Guido Bonsaver, Sight and Sound, November 2006

Director: Vittorio De Sica
Production Company: Cinematografica Alfa
Producer: Paolo William Tamburella
Production Manager: Nino Ottavi
Production Assistant: Franco Serino
Assistant Director: Umberto Scarpelli
2nd Assistant Directors: Armando Tamburella, Argi Rovelli, Elmo De Sica
Screenplay and Original Story: Sergio Amidei, Adolfo Franci, Cesare Giulio Viola, Cesare Zavattini
Director of Photography: Anchise Brizzi
Camera Operator: Elio Paccara
Editor: Nicolò Lazzari
Music: Alessandro Cicognini
Sound: Tullio Parmeggiani

Franco Interlenghi (Pasquale)
Rinaldo Smordoni (Giuseppe)
Aniello Mele (Raffaele)
Bruno Ortensi (Arcangeli)
Emilio Cigoli (Staffer)
Gino Saltamerenda (Panza)
Nana Pedoni (Nannarella)
Leo Garavaglia (the commissioner)
Enrico De Silva (Giorgio) Antonio Lo Nigro (Righetto)
Antonio D’amico (the Sicilian)
Antonio Carlino (the man from Abruzzo)
Francesco De Nicola (Ciriola)
Pacifico Astrologo (Vittorio)
Maria Campi (the fortune-teller)
Giuseppe Spadaro (Bonavino)
Irene Smordoni (Giuseppe’s mother)
Antonio Nicotra (Bartoli, the social worker)
Claudio Ermelli (the nurse)
Guido Gentili (Attilio)
Armando Furlai
Leonardo Bragaglia
Tony Amendola
Edmondo Costa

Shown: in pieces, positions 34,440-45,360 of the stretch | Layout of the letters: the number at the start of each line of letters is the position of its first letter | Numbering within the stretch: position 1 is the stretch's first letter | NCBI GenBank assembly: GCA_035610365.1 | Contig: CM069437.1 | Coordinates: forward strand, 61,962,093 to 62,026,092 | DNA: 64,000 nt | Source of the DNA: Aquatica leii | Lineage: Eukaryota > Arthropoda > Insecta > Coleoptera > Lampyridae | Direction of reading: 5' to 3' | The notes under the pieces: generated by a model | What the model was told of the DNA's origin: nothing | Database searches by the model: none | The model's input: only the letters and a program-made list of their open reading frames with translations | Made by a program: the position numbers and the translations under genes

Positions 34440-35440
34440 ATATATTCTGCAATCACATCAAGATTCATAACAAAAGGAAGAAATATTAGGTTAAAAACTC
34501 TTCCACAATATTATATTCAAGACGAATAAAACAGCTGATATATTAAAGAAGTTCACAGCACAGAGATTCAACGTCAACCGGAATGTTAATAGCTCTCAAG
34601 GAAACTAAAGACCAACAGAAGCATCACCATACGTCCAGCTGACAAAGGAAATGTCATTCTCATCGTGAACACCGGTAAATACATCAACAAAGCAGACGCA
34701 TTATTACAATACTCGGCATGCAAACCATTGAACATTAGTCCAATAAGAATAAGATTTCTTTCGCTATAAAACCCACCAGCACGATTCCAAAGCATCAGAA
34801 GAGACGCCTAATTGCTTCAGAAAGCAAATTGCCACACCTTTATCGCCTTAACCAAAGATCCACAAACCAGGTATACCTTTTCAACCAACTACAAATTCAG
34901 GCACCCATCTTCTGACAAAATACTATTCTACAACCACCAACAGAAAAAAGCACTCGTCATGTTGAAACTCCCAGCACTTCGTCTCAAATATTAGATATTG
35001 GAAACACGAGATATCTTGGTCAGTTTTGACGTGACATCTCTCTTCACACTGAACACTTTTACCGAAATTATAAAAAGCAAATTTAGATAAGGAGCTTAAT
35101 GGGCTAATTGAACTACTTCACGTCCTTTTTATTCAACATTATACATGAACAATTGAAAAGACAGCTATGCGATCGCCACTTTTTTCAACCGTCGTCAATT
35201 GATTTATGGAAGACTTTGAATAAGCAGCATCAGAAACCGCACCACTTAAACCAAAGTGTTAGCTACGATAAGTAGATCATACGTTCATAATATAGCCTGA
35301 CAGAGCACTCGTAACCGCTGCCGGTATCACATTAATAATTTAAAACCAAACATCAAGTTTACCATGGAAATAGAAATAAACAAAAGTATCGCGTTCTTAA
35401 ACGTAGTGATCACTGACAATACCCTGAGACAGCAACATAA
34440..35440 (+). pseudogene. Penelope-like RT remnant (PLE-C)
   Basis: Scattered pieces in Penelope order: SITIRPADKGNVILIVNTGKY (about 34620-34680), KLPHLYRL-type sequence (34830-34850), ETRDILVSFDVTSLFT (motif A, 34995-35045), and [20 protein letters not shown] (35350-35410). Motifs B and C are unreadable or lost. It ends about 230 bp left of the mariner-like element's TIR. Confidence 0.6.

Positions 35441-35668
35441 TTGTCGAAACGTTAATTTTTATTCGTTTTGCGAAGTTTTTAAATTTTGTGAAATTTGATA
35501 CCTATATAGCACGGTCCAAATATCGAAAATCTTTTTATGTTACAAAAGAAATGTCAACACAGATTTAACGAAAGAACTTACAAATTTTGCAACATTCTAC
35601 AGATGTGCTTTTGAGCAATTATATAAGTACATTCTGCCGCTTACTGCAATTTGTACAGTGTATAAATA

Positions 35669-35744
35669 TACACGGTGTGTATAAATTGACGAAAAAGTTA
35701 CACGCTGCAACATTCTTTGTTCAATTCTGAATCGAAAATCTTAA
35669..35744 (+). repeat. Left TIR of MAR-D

Gino Marturano
Edmondo Zappacarta
Achille Ponzi
Piero Carini
Mario Del Monte Jr
Mario Jafrati

Italy 1946
93 mins
Digital 4K (restoration)

Restored in 4K in 2022 by The Film Foundation and Cineteca di Bologna in collaboration with Orium S.A. with funding provided by Hobson/Lucas Family Foundation at L’Immagine Ritrovata laboratory.

Sat 4 May 20:15; Sun 12 May 17:50
Mon 6 May 15:20; Fri 10 May 20:30; Sun 19 May 15:30; Mon 20 May 12:00; Wed 29 May 12:00
Journey through Italian Neorealism
Tue 7 May 18:10
Four Steps in the Clouds Quattro passi fra le nuvole
Tue 7 May 20:30 (+ intro by season curator Giulia Saccogna); Mon 13 May 18:20
The Children Are Watching Us I bambini ci guardano
Wed 8 May 20:45; Thu 16 May 18:20
Shoeshine Sciuscià
Tue 14 May 18:10 (+ intro by season curator Giulia Saccogna); Tue 21 May 20:45
A Tragic Hunt (aka The Tragic Pursuit) Caccia tragica
Wed 15 May 21:00; Sat 25 May 15:40
The Mill on the Po Il mulino del Po
Thu 16 May 20:40; Sat 25 May 18:20
The Bandit Il bandito
Fri 17 May 20:50; Sun 26 May 18:30
Germany, Year Zero Germania anno zero (aka Deutschland im Jahre Null)
Sun 19 May 18:20; Wed 22 May 12:30; Mon 27 May 15:00; Wed 29 May 20:40
Bicycle Thieves Ladri di biciclette
Sun 19 May 20:20; Mon 27 May 18:00
Bitter Rice Riso amaro
Wed 22 May 20:40; Thu 30 May 18:15
La terra trema
Sun 26 May 15:00; Fri 31 May 20:00
Course: City Lit at the BFI Italian Neorealism – The Cinema of Everyday Life
Wed 8 May – Wed 12 Jun 18:30-20:30

With thanks to
Camilla Cormanni, Paola Ruggiero, Germana Ruscio, Marco Cicala at Cinecittà

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Programme notes and credits compiled by Sight and Sound and the BFI Documentation Unit
Notes may be edited or abridged